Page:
Te Ahurewa Maori Church (Anglican)

Pah St, Motueka

  • Te Ahurewa Maori Church (Anglican).
    Copyright: NZ Historic Places Trust.
  • .
    Copyright: NZ Historic Places Trust.

List Entry Information

List Entry Status Listed List Entry Type Historic Place Category 2 Public Access Private/No Public Access
List Number 1673 Date Entered 25th November 1982


City/District Council

Tasman District


Tasman Region

Legal description

Lot 2 DP 1506


Constructed in Motueka in 1897, Te Ahurewa Maori Church, in Motueka has significant spiritual, cultural and symbolic value.

Te Ahurewa was built to replace Amate Maori Church, which was the first Maori church in the Motueka area. The driving force behind the project was Fredrick Augustus Bennett (1871-1950) an Anglican priest who later became the first Maori bishop. The church was designed by architect T. Roberts, and built by Andrew Miller. The £100 required for building materials was collected through the dedicated efforts of local iwi, some of whom returned to the area in order to assist with the project. Concerts were held to raise funds, and helpers travelled to Nelson by steam train to sell kete and other handicrafts. The church was named 'Te Ahurewa - The Sacred Place' by Huta Paaka, a faithful servant of the church and people.

Bennett, born to high-ranking Ngati Whakaue woman Raiha Ratete and shopkeeper Thomas Jackson Bennett, was first 'discovered' at the age of 14 years by Bishop A. B. Suter of Nelson, who heard his lovely singing voice during a church service in Rotorua. Suter later asked Bennett to come with him to Nelson to go to school. In Nelson, Bennett was educated at Bishop's School and Nelson College. In 1896 Bennett was ordained a deacon in Nelson Cathedral. He was made a priest in 1897. He spent his first two years as a priest in the Nelson district and, through his efforts, Te Ahurewa Church was built during this period.

The small, rectangular church has a simple external appearance. Constructed from native timbers, the building consists of nave, chancel, a transept containing the porch, and a vestry and baptistery. On the roof of the church is a small bell tower. Designed in the Victorian Free Gothic style the church features a steeply pitched roof and exposed timber framing, cross bracing and cladding on the interior.

On the 2 December 1928, Bennett was consecrated bishop of Aotearoa, the first Maori bishop in New Zealand's history. He was married in Te Ahurewa Church to Hana Te Unuhi Mere Paaka (Hannah Mary Park) of Te Ati Awa, and his last visit was in 1947 when he attended the jubilee and presented a carved altar to the church. In 1948 he attended the Lambeth Conference in England and was in great demand as a preacher, he was invited to preach at both St Paul's Cathedral and Westminster Abbey. Along with these overseas commitments he was engaged in the revision of the Maori Bible. In the New Year's honours list of 1948 he was made a CMG. His work was complex and beset with difficulties, calling for talent, infinite patience and an ungrudging sacrifice of time. Bennet died on the 16th of September 1950.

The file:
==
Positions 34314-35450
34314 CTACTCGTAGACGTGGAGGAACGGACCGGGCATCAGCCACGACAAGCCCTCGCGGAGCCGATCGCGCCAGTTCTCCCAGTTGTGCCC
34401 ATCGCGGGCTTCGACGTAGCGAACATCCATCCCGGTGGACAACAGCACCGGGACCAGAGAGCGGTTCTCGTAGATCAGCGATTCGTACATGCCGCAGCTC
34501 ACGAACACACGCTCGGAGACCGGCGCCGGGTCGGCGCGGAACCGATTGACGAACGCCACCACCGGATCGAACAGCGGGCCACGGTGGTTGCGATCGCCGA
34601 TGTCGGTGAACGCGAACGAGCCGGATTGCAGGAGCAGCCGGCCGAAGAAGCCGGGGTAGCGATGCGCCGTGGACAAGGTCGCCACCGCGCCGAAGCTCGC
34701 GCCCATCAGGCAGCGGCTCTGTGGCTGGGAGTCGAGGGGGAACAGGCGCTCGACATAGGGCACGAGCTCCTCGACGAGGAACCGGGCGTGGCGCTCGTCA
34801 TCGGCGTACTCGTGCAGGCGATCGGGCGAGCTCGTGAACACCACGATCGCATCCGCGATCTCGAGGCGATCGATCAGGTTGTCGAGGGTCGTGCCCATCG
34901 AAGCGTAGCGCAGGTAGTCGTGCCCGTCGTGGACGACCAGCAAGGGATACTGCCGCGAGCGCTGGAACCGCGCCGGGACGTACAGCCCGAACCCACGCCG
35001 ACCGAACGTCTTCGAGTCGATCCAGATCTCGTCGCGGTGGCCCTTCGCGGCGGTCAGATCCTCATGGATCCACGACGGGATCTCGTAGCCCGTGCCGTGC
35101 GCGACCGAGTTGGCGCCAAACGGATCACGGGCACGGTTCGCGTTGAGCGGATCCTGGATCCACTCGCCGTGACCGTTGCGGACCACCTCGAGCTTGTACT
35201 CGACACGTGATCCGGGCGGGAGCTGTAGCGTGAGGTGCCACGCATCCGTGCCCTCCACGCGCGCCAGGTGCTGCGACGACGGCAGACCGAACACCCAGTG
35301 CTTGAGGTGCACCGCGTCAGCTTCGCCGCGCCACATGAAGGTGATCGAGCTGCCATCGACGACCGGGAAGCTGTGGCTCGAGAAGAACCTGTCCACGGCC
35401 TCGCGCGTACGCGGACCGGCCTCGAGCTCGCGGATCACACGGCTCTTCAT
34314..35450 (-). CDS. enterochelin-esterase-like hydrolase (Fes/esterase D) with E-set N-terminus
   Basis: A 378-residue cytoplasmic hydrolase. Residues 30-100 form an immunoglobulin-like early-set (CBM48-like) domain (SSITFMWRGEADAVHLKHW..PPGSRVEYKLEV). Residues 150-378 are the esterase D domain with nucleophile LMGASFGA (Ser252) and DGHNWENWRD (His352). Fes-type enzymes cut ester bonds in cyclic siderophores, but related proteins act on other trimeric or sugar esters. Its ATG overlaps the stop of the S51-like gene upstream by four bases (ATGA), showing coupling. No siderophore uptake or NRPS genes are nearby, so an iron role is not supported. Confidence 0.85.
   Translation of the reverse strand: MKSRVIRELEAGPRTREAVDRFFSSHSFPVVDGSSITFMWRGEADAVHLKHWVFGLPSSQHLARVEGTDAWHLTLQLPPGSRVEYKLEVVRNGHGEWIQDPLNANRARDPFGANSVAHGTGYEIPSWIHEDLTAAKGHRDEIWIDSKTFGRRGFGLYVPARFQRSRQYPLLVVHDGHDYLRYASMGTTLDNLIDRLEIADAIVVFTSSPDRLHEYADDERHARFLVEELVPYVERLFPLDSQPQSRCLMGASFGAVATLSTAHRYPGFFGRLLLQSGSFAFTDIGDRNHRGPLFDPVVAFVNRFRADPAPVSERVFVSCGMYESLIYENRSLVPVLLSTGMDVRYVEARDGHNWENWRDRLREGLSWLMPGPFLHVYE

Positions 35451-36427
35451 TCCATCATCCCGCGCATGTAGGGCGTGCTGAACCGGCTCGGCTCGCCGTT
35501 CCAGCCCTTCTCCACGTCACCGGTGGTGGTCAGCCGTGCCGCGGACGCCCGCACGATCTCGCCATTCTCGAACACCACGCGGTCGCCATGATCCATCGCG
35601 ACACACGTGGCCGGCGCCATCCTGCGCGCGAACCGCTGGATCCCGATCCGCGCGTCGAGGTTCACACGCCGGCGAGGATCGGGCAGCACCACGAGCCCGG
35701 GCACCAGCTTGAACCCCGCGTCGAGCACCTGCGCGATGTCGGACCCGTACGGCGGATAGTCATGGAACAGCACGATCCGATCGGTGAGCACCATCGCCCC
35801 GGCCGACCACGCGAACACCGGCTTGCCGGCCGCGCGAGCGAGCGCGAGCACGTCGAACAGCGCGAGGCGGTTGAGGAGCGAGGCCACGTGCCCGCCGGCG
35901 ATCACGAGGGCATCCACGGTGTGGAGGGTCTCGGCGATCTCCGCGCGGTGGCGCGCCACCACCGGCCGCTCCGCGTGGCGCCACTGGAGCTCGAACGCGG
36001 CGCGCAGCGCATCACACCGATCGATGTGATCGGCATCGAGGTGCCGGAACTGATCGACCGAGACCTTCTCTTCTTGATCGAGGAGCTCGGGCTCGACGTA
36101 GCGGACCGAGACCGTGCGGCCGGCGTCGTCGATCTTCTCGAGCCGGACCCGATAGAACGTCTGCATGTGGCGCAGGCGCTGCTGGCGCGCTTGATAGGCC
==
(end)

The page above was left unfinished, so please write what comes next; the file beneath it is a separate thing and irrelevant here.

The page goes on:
In 1958 a memorial lych-gate was unveiled in Te Ahurewa Church grounds, a memorial to Bennett and to 100 years of friendship between Maori and Pakeha in the area. Two plaques were set in the base of the gate, the first says, 'To commemorate the life and work of F.A. Bennett, first Bishop of Aoteoroa, and the father of the Maori people of the district'. The second reads, 'In thanksgiving for the friendship of Maori and Pakeha from the beginning of the Nelson province'. At the same time, the interior of the church was also decorated with kowhaiwhai scroll patterns painted in the traditional manner using black, white and red ochre. Around the interior walls at the front and rear of the church two quotations from the address of Bishop Bennett a the opening ceremony in 1897, 'Ko au tena he hoa mo koutou I nga ra katoa a te mutunga ra ano o te ao' (Behold I will be with you even unto the end of the world); and 'Kia mataara koutou me te inoi' (Watch and pray).

Extensive renovation work to the church was carried out in the late 1970s through to the 1990s. This was required because of the considerable deterioration of the building, notably the rotting of the floor and walls due to poor ventilation and drainage. The altar staging and front flooring were replaced in 1978 after they collapsed. In 1979 students were hired to repair the exterior walls, this included steel brushing the walls, spraying for mould, applying sealing substance and repainting. In 1982 Mr Greaney laid a new tongue and groove floor plus bottom plate and floor joist in the vestry. He also replaced a small amount of rotted flooring by the church organ and another at the south-west corner, together with replacing a number of boards in the ceiling and of the south wall. In 1984 the floor and subfloor framing were replaced, with ventilation and drainage being added, the floor was also sanded and oiled, however the walls remained full of borer. The New Zealand Historic Places Trust provided grants of $1000 and $2000 at various points throughout the 1980s and 1990s to assist in the repair and restoration of the Church.

On 29 March 1997, the centenary of the church was celebrated, and the land on which it stands, originally gifted to the Weslyan Church in Motueka, was handed back into the ownership of Ngati Rarua Te Atiawa Iwi Trust.

Assessment criteriaopen/close

Historical Significance or Value

Historical, Spiritual, Cultural, Aesthetic

Te Ahurewa Maori Church has historical significance as it is one of the few remaining links with the beginning of the settlement in Motueka. The church and the memorial gates mark the friendship, which has always existed between Maori and Pakeha, and also the life and work of Bishop Fred Bennett who began his work there, thus giving the church cultural value. The church has spiritual significance as the only Maori church in the Nelson district, and it is still in use today with services held once a month. The interior has aesthetic value because it is decorated with Maori designs and detailing such as the woven tukutuku panels on the altar and the traditionally painted scroll work.